“PPP has been awfully important in the whole nation, not just in my district, and it has made a significant difference,” he said.

One of the requirements for a business upon receiving a PPP loan is to maintain the same level of employment. Maheshwari employs about 15 people, and the PPP allowed him to avoid laying anyone off, he said.

“That money helped us to keep all the employees employed,” Maheshwari said.

The PPP was especially helpful for restaurants because the pandemic closed dining rooms for weeks. To this day, restaurants cannot operate at full capacity indoors.

Chavarria’s cleaning business has a similar story. A&A Cleaning Services employs about 50 full-time workers and 15-20 part-time workers.

“[Without the PPP,] I would have laid people off,” Chavarria said.

To meet the SBA’s requirement to maintain the same level of employees to receive a loan, A&A Cleaning had to get creative. The business began using ultraviolet light and disinfecting foggers normally used during flu season to clean buildings, which built another branch of business to keep it afloat, Chavarria said.

“That [effort] really helped us [in] sustaining ... that PPP requirement by the government,” she said.

Local business owners said they would apply for another round of the PPP if it became available, especially if loans were forgivable again.

Future outlook

Some local business owners said the PPP gave them the cushion they needed to weather COVID-19 and that things are looking up.

James said there is a pent-up demand for residential real estate, and the market is returning to normal, giving him peace of mind.

“I believe that we’re going to continue the boom in the economy and residential sales,” he said. “The fundamentals are still there.”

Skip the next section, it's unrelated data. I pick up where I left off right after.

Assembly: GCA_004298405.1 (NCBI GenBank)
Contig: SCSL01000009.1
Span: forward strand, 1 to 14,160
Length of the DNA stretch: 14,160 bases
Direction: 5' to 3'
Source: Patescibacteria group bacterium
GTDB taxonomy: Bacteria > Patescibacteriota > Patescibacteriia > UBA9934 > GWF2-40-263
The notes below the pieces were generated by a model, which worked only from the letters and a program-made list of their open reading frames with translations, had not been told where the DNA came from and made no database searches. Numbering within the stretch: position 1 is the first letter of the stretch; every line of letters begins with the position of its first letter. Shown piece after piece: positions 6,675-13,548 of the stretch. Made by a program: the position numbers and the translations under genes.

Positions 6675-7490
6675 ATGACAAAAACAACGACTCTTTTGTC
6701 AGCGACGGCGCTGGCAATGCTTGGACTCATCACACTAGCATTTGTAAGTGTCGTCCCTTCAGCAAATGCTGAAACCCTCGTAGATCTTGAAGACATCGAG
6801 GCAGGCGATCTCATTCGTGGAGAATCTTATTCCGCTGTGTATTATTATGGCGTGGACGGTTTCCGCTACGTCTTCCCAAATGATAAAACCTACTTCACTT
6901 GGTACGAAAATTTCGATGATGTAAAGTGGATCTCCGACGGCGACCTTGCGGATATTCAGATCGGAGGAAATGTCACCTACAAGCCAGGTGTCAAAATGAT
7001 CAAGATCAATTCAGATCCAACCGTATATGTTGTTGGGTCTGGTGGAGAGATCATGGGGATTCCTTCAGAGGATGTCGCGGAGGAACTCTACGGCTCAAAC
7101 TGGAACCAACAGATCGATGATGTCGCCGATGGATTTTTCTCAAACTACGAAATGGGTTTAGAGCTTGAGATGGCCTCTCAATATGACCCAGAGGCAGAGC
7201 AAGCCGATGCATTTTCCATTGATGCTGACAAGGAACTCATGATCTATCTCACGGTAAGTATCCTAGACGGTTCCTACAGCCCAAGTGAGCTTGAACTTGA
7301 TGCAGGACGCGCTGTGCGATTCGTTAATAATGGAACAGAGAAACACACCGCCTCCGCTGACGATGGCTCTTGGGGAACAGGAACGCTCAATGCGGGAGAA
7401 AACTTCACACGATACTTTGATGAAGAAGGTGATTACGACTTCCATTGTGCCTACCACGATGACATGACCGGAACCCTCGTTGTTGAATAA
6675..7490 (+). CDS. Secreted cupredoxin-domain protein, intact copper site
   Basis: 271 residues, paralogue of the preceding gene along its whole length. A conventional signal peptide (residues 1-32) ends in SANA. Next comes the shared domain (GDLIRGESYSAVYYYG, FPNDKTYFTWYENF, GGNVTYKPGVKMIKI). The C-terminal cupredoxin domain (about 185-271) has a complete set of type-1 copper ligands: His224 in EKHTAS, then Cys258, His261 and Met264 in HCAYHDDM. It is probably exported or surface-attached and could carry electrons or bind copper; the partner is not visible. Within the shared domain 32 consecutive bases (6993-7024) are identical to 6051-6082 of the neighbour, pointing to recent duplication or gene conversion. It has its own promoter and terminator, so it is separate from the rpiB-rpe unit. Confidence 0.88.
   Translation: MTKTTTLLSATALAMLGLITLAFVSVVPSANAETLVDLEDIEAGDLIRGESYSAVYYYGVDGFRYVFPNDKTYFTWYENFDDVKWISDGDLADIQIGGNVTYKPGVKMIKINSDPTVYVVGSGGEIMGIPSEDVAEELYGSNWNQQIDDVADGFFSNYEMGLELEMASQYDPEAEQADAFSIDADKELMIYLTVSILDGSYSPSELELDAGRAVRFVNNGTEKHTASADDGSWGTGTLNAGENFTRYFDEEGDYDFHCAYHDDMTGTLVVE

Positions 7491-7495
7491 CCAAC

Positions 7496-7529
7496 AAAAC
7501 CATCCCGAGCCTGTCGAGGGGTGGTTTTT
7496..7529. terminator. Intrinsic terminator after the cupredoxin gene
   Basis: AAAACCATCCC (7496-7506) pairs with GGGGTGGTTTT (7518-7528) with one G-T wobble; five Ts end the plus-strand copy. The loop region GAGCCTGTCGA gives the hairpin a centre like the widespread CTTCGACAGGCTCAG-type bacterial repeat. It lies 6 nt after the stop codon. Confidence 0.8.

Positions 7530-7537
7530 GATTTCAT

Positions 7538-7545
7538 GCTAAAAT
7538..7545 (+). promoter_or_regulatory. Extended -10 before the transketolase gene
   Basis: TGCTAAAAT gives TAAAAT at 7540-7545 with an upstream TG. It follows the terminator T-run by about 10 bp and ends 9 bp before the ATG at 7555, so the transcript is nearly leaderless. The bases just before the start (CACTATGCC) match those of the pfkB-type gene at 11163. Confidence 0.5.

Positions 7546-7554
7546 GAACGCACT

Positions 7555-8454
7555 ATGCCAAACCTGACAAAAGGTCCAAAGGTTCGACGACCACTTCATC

For Chavarria, the UV light and fogging cleaning options her business began are growing and generating the customers and clients necessary to continue operations. It helped about 20 charitable residential customers continued to pay A&A Cleaning despite not getting services for several months, Chavarria said.

However, it still has been difficult to keep afloat, and it is unknown where the business may be in even two months, she said.

“It has been challenging—very challenging,” Chavarria said. “I do think that the future is so unknown.”

Maheshwari’s businesses are down 30% compared to prepandemic times. If things do not improve by next year, he will have to consider whether it is worth it to continue operating, he said.

“It’s a daily struggle,” he said.

The Bay Area Houston Ballet & Theatre entered its 45th season after Labor Day. The theater normally contracts dancers to train and choreograph students throughout the season, but the nonprofit has limited funds, Reason said.

“I’m essentially working for nothing. We just don’t have the money,” Reason said. “We’re good, but it’s tight.”

Reason said students’ annual performance of “The Nutcracker” generates about $80,000 for the nonprofit annually. With some performance venues closed for the rest of the year, the theater plans to perform the holiday play in its rehearsal studio to limited audiences and likely will not see much revenue, she said.

“But at least we’re doing something and not letting our kids down,” Reason said. “Even if we have to give it away, we’re going to provide the arts for the community. We have to.”